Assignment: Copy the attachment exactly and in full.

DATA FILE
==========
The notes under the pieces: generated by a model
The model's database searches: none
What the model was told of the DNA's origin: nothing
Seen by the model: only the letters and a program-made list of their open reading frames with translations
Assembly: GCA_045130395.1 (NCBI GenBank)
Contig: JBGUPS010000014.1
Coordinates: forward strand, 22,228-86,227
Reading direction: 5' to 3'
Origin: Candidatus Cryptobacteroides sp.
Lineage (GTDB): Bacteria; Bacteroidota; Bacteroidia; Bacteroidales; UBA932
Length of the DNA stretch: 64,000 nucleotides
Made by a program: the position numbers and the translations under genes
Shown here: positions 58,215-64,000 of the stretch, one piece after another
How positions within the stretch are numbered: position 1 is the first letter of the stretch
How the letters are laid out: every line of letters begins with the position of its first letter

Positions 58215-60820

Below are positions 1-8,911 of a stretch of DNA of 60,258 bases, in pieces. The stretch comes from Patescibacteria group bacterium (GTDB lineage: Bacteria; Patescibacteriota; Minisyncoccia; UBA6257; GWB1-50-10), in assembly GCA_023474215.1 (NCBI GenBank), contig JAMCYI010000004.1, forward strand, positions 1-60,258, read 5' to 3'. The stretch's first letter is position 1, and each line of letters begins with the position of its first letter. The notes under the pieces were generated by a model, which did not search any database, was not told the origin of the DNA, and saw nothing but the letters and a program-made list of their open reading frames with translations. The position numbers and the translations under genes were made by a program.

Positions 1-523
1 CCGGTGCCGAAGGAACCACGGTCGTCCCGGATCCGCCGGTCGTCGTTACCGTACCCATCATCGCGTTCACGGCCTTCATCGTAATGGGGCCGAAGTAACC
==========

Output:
The notes under the pieces: generated by a model
The model's database searches: none
What the model was told of the DNA's origin: nothing
Seen by the model: only the letters and a program-made list of their open reading frames with translations
Assembly: GCA_045130395.1 (NCBI GenBank)
Contig: JBGUPS010000014.1
Coordinates: forward strand, 22,228-86,227
Reading direction: 5' to 3'
Origin: Candidatus Cryptobacteroides sp.
Lineage (GTDB): Bacteria; Bacteroidota; Bacteroidia; Bacteroidales; UBA932
Length of the DNA stretch: 64,000 nucleotides
Made by a program: the position numbers and the translations under genes
Shown here: positions 58,215-64,000 of the stretch, one piece after another
How positions within the stretch are numbered: position 1 is the first letter of the stretch
How the letters are laid out: every line of letters begins with the position of its first letter

Positions 58215-60820

Below are positions 1-8,911 of a stretch of DNA of 60,258 bases, in pieces. The stretch comes from Patescibacteria group bacterium (GTDB lineage: Bacteria; Patescibacteriota; Minisyncoccia; UBA6257; GWB1-50-10), in assembly GCA_023474215.1 (NCBI GenBank), contig JAMCYI010000004.1, forward strand, positions 1-60,258, read 5' to 3'. The stretch's first letter is position 1, and each line of letters begins with the position of its first letter. The notes under the pieces were generated by a model, which did not search any database, was not told the origin of the DNA, and saw nothing but the letters and a program-made list of their open reading frames with translations. The position numbers and the translations under genes were made by a program.

Positions 1-523
1 CCGGTGCCGAAGGAACCACGGTCGTCCCGGATCCGCCGGTCGTCGTTACCGTACCCATCATCGCGTTCACGGCCTTCATCGTAATGGGGCCGAAGTAACC